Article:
The conventional wisdom that Asia and the Pacific’s thousands of low-slung islands will be swimming with the fishes by the end of this century is getting a second look. A recent study of 27 Pacific islands featured in New Scientist reports that many — including the infamously doomed Tuvalu — have remained stable in size or even grown over the past six decades. Why? Even as sea levels have risen, satellite images showed coral debris, sediment build up, and, in some cases, land reclamation have helped the islands shift shape and, in a way, adapt to their changing environment.
It’s a bright spot in this part of the world, where the prognosis for people living on vertically challenged land is grim. Already this year, the 1.5-mile long New Moore Island, a hunk of rock that India and Bangladesh bickered over for decades, seems to have finally been swallowed by the Bay of Bengal once and for all, according to scientists in the region. Several islands in the vicinity face the same fate, and further north, Bangladesh’s Kutubdia Island has gone from 250 square kilometers to 37 in the past century. Over 60% of the island’s residents have already migrated to the mainland, joining the Papua New Guinea’s Carteret Islanders, who have slowly started to evacuate to prepare for their ancestral home’s projected submersion within the next decade. (Here’s a trailer for a recent documentary about the Carteret evacuation.)
So far, the number of climate refugees forced to leave their sinking ships is relatively small. But it’s a possibility that thousands living in the Pacific archipelagos of Tuvalu, the Marshall Islands, Micronesia, Kiribati, and Fiji have to face. Some of those governments have been drafting evacuation plans to get ready for the moment when it no longer makes sense for people to try to go on living there; Kiribati has been putting out feelers for a friendly nation that might be willing to take its 100,000 people in. (Click on the image below to download a bigger version of the map.)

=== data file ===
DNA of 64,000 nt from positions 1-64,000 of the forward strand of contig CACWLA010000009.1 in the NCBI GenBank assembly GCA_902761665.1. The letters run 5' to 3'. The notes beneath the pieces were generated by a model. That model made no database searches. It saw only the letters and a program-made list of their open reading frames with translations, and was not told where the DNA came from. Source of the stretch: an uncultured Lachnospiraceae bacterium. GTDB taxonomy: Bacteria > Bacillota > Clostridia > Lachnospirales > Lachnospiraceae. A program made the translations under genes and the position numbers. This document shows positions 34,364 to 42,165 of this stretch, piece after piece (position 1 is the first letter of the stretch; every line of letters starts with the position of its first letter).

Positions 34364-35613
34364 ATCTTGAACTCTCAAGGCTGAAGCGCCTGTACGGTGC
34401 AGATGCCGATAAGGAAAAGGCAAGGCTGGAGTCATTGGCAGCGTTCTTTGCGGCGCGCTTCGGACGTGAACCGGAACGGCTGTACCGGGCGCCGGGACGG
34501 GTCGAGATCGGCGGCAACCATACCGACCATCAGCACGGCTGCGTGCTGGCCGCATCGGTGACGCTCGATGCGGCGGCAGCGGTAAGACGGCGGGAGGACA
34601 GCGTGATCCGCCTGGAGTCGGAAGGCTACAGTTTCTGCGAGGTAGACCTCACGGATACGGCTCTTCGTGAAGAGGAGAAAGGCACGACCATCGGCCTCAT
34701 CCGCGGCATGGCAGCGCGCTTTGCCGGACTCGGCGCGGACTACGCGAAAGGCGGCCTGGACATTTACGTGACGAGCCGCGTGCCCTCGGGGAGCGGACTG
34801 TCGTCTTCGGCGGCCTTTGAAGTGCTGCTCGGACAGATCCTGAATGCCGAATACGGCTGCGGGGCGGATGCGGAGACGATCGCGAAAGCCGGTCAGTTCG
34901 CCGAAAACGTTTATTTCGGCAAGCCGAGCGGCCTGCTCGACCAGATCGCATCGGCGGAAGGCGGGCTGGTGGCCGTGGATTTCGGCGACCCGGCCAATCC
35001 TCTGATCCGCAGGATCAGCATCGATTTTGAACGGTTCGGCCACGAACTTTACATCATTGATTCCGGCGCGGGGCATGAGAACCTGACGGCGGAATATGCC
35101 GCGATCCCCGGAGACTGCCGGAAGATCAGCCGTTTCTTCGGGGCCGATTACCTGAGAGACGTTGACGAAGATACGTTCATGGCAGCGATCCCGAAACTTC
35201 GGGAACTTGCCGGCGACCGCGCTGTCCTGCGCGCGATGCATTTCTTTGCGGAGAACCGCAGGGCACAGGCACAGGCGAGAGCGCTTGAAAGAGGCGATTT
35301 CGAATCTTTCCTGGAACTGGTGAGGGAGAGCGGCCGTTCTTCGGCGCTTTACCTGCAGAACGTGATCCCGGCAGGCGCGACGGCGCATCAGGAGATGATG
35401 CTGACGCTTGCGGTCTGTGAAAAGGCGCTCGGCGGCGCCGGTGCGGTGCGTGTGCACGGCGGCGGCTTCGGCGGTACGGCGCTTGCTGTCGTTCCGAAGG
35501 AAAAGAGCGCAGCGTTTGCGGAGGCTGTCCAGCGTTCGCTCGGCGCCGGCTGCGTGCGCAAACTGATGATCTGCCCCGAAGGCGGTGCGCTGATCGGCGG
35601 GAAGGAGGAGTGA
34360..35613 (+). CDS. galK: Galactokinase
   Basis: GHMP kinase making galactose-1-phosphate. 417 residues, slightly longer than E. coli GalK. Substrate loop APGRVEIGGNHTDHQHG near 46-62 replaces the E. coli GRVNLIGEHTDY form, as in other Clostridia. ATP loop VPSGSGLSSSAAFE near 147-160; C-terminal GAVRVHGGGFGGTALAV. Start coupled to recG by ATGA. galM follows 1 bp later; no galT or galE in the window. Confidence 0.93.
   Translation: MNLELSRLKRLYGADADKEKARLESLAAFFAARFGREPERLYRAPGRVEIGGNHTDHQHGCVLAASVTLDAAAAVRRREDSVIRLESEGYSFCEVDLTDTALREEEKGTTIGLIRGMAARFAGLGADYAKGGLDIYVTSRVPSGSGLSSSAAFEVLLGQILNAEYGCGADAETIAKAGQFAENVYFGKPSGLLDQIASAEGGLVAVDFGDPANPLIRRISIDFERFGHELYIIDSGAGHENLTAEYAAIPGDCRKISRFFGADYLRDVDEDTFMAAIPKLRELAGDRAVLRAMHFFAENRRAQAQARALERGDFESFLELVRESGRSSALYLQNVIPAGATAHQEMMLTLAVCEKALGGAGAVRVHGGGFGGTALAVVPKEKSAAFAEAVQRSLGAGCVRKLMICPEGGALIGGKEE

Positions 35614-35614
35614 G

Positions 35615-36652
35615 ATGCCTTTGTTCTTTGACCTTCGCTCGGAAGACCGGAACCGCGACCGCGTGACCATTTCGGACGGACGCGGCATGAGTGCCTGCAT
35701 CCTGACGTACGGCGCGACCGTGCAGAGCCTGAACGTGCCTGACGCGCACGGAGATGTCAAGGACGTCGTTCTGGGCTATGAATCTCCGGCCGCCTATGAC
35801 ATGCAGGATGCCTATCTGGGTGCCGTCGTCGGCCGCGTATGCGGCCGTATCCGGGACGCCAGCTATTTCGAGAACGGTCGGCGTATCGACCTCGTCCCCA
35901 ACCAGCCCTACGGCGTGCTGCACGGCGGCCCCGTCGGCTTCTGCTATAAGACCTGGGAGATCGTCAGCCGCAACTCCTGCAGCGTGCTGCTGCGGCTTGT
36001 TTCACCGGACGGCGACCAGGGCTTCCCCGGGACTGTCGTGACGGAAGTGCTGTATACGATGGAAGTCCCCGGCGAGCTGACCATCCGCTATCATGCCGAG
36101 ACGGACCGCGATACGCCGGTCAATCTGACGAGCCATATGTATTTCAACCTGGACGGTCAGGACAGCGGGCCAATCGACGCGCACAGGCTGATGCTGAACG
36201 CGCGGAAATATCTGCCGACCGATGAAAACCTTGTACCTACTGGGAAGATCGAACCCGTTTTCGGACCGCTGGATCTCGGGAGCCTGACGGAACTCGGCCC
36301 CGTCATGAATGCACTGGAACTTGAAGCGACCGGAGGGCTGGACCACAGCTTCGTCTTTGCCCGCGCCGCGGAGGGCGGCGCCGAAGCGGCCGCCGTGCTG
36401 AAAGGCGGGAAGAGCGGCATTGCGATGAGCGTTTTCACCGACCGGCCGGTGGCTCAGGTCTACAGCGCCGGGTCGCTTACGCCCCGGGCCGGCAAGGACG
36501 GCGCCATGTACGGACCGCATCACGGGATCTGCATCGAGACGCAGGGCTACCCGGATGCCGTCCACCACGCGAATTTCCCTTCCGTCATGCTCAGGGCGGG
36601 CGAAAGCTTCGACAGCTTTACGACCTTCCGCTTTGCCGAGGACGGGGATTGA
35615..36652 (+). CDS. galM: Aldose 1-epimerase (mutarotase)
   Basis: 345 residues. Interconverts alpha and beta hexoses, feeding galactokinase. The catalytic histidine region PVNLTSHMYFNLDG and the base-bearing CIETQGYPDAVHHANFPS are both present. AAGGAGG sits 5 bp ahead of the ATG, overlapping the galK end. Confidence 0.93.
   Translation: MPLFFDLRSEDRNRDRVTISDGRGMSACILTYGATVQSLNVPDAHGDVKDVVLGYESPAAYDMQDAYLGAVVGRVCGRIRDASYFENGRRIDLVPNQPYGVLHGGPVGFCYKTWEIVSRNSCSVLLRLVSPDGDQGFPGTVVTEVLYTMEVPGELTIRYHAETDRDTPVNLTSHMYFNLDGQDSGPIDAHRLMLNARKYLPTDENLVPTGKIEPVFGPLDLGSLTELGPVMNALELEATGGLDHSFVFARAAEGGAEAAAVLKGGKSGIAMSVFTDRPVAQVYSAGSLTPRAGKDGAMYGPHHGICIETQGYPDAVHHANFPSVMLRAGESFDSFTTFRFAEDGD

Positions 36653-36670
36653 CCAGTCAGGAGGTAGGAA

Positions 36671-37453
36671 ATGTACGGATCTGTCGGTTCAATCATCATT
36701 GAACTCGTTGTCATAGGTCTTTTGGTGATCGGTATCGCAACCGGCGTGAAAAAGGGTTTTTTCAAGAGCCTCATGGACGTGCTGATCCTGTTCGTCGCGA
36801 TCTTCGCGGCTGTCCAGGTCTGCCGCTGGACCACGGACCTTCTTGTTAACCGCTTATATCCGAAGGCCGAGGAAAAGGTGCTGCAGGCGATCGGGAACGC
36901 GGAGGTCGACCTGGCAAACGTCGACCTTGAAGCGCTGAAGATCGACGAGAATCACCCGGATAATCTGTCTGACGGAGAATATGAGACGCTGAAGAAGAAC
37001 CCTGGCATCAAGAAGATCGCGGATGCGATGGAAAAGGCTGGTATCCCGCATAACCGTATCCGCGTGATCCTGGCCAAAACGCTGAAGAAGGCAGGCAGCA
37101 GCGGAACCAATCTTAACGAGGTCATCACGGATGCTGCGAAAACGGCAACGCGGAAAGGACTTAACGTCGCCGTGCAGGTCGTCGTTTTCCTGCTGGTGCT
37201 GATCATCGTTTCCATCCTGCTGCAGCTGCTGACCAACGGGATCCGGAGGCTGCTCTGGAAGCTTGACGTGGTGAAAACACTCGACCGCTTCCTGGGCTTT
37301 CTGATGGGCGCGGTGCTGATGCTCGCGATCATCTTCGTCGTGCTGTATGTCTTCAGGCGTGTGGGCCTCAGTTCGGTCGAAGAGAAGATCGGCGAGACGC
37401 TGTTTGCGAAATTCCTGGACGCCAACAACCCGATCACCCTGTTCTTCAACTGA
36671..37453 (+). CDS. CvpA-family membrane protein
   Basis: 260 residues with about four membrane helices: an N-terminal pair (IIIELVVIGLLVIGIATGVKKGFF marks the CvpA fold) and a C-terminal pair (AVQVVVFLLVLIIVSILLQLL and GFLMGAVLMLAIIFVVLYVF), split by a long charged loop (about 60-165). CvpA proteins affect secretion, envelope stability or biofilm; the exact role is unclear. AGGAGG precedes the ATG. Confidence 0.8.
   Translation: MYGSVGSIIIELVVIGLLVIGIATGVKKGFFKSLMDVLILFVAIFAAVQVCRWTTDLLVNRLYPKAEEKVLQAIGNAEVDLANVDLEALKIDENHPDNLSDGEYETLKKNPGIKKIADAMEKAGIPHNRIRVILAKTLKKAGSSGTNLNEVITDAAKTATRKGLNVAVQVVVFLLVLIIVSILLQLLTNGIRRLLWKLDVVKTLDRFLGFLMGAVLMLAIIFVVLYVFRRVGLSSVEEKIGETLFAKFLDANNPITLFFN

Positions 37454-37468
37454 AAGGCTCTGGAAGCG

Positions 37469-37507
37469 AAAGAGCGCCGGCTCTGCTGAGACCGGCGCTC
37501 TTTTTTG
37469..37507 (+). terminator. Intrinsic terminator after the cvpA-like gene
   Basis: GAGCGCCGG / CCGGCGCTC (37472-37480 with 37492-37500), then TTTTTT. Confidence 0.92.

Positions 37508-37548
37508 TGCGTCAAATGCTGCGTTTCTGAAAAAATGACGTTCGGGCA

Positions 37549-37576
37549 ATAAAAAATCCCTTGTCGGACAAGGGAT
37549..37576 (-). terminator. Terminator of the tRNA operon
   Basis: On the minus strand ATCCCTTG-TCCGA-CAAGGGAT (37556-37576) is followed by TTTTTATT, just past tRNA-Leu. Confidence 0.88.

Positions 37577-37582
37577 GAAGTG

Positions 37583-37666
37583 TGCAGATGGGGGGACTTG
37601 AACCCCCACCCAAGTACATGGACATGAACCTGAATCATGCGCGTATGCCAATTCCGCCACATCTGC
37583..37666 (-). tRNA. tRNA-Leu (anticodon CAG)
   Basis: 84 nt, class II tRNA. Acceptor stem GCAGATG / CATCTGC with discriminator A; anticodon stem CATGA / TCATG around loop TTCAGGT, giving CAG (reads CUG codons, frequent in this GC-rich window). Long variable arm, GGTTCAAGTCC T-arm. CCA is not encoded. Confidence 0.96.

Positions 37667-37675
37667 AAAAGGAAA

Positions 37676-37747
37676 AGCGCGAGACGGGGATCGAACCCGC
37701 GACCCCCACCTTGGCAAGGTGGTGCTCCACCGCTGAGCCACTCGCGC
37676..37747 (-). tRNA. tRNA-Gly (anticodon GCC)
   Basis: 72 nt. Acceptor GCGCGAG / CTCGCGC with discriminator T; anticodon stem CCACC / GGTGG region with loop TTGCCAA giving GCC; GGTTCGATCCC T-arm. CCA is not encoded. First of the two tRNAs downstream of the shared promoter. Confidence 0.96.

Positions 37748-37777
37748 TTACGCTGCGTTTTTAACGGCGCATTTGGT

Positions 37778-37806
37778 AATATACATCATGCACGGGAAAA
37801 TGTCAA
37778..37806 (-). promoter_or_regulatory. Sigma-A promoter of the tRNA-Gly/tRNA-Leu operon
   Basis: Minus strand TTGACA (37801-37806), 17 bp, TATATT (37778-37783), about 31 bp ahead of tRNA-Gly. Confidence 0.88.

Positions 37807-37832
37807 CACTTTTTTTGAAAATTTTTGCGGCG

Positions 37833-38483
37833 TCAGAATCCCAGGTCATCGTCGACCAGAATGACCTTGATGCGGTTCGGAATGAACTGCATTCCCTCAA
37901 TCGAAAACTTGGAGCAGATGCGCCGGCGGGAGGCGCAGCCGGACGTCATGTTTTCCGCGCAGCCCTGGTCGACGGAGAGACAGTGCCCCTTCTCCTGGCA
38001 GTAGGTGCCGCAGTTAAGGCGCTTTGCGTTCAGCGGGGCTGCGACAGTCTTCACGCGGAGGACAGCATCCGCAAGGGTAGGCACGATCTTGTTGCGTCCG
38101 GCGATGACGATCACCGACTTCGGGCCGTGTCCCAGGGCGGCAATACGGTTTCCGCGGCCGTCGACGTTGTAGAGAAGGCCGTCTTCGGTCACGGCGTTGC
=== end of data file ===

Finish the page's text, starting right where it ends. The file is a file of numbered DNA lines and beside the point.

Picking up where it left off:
The new study, conducted by Paul Kench at the University of Auckland and Arthur Webb Fiji’s South Pacific Applied Geoscience Commission, must come as relief to many people who are wondering if their grandkids are going to have to grow up somewhere else. But it’s by no means a guarantee that these stable or growing islands are going to be thriving hubs by 2100. The acceleration of rising sea levels — expected to measure somewhere between 7 inches and up to 2 feet in that time span — could overtake that helpful sedimentation, or shift the ecology of an island in a way that makes it uninhabitable.
At Copenhagen last winter, the U.S. pledged to help contribute to a fund that would dole out $100 billion a year by 2020 to nations that need the most help mitigating climate change — if other U.S. demands in climate talks are met. Those details have yet to be ironed out, to put it mildly. Still, that money, in combination with industrialized nations committing to helping resettle environmental refugees when and if the worst happens, would be a start. Because if there is one hard lesson that climate change is teaching us, it’s that together we sink, or together we swim.